In multiple sclerosis (MS), the body attacks myelin, the protective coating of nerves in the brain. This leads to various symptoms, such as memory issues, fatigue, lack of concentration, slow processing speed, and mood changes.

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Over time, MS causes brain atrophy, which is the loss of brain volume. Right: RAJAAISYA/SCIENCE PHOTO LIBRARY / Left: Cultura Creative RF / Alamy Stock Photo

MS is an unpredictable and long lasting disease of the central nervous system causing a block of nerve messages in the brain and spinal cord.

Here’s an in-depth look at how MS affects the brain.

Cognitive dysfunction, also called impaired thinking, is a neurological problem that affects more than half of people with MS, according to a 2020 review.

Cognition refers to high-level functions carried out by the brain, including:

  • memory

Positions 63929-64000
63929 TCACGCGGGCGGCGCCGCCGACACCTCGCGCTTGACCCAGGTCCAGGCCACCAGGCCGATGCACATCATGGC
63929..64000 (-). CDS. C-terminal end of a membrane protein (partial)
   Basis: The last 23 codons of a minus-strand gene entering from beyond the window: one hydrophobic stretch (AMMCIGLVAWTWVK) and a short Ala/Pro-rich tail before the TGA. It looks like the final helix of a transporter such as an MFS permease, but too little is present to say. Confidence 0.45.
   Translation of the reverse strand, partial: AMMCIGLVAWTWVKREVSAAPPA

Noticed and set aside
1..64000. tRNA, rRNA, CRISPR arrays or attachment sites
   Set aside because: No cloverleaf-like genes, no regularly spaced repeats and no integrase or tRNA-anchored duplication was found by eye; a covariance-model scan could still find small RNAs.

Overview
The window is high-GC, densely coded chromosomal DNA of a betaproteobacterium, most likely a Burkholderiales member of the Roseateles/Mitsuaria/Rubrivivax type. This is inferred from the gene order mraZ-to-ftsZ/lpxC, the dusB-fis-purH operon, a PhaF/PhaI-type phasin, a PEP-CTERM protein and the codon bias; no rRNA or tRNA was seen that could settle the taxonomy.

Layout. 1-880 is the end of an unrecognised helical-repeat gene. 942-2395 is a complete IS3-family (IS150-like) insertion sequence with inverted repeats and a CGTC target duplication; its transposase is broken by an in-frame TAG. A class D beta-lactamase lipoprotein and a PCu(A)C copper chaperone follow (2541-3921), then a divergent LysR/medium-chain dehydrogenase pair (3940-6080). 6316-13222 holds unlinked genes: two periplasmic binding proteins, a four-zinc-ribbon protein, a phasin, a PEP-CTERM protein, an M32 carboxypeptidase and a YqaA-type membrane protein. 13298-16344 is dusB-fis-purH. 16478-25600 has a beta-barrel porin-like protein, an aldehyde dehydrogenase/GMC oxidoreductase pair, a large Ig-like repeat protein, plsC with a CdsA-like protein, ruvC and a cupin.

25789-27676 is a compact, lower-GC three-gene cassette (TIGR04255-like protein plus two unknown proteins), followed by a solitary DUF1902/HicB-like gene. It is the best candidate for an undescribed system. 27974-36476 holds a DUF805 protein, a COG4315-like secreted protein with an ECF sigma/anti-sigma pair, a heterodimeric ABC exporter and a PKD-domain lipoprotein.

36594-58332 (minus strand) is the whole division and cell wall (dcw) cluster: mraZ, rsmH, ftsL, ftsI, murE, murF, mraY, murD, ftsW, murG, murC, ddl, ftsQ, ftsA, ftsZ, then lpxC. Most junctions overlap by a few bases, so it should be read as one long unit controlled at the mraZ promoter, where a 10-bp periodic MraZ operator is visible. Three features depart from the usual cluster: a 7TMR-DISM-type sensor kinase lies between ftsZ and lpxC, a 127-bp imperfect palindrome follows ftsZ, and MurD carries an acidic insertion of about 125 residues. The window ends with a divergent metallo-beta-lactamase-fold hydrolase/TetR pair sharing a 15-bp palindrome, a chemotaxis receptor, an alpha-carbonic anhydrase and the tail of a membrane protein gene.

• planning
  • problem-solving
  • processing information
  • verbal fluency or finding words
  • visual perception
  • attention

Most people with MS who experience cognitive dysfunction will have mild to moderate problems that may only involve one or two areas. Memory issues such as acquiring, retaining, and retrieving new information are the most frequently reported cognitive challenges.

Concentration problems are another potential type of cognitive dysfunction, specifically when it comes to paying attention and multitasking.

The National MS Society stresses the importance of early recognition of cognitive changes but also recognizes how subtle these changes may be, especially at first.

Some common early signs may include having difficulty:

  • finding the right words
  • remembering what to do in your job or during daily routines
  • keeping up with tasks or conversations

Does MS affect decision-making?

MS can affect your decision-making ability. While the degree can vary from person to person, one 2018 study found that people with MS showed impairment in their ability to make decisions in 64.7% of cases.

MS mainly affects the white matter in the brain stem, cerebral cortex, optic nerve, and spinal cord. However, it can also affect gray matter, especially when the disease is very advanced.